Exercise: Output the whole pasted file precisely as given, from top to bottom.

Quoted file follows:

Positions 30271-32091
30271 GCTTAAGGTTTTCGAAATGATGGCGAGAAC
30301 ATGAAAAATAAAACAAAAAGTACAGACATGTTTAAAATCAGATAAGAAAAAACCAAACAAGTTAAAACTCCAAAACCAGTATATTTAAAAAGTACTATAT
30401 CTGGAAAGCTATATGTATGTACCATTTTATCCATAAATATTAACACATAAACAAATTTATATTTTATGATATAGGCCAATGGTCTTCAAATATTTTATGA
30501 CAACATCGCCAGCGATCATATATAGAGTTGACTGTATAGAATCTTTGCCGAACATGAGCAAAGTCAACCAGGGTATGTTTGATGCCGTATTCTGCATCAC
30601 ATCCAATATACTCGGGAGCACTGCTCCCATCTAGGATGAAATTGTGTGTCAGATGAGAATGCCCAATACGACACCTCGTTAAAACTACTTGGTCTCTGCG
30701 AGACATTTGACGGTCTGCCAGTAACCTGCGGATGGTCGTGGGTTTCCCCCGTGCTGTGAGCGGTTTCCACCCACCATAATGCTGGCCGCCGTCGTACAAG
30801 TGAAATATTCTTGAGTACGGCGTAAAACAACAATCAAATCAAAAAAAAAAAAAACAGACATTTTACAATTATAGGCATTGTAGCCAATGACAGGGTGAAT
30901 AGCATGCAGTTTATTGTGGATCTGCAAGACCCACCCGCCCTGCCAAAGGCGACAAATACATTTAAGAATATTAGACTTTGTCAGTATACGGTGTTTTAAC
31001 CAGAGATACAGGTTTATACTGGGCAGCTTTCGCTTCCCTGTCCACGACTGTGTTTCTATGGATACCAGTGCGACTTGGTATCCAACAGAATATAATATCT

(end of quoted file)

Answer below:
Positions 30271-32091
30271 GCTTAAGGTTTTCGAAATGATGGCGAGAAC
30301 ATGAAAAATAAAACAAAAAGTACAGACATGTTTAAAATCAGATAAGAAAAAACCAAACAAGTTAAAACTCCAAAACCAGTATATTTAAAAAGTACTATAT
30401 CTGGAAAGCTATATGTATGTACCATTTTATCCATAAATATTAACACATAAACAAATTTATATTTTATGATATAGGCCAATGGTCTTCAAATATTTTATGA
30501 CAACATCGCCAGCGATCATATATAGAGTTGACTGTATAGAATCTTTGCCGAACATGAGCAAAGTCAACCAGGGTATGTTTGATGCCGTATTCTGCATCAC
30601 ATCCAATATACTCGGGAGCACTGCTCCCATCTAGGATGAAATTGTGTGTCAGATGAGAATGCCCAATACGACACCTCGTTAAAACTACTTGGTCTCTGCG
30701 AGACATTTGACGGTCTGCCAGTAACCTGCGGATGGTCGTGGGTTTCCCCCGTGCTGTGAGCGGTTTCCACCCACCATAATGCTGGCCGCCGTCGTACAAG
30801 TGAAATATTCTTGAGTACGGCGTAAAACAACAATCAAATCAAAAAAAAAAAAAACAGACATTTTACAATTATAGGCATTGTAGCCAATGACAGGGTGAAT
30901 AGCATGCAGTTTATTGTGGATCTGCAAGACCCACCCGCCCTGCCAAAGGCGACAAATACATTTAAGAATATTAGACTTTGTCAGTATACGGTGTTTTAAC
31001 CAGAGATACAGGTTTATACTGGGCAGCTTTCGCTTCCCTGTCCACGACTGTGTTTCTATGGATACCAGTGCGACTTGGTATCCAACAGAATATAATATCT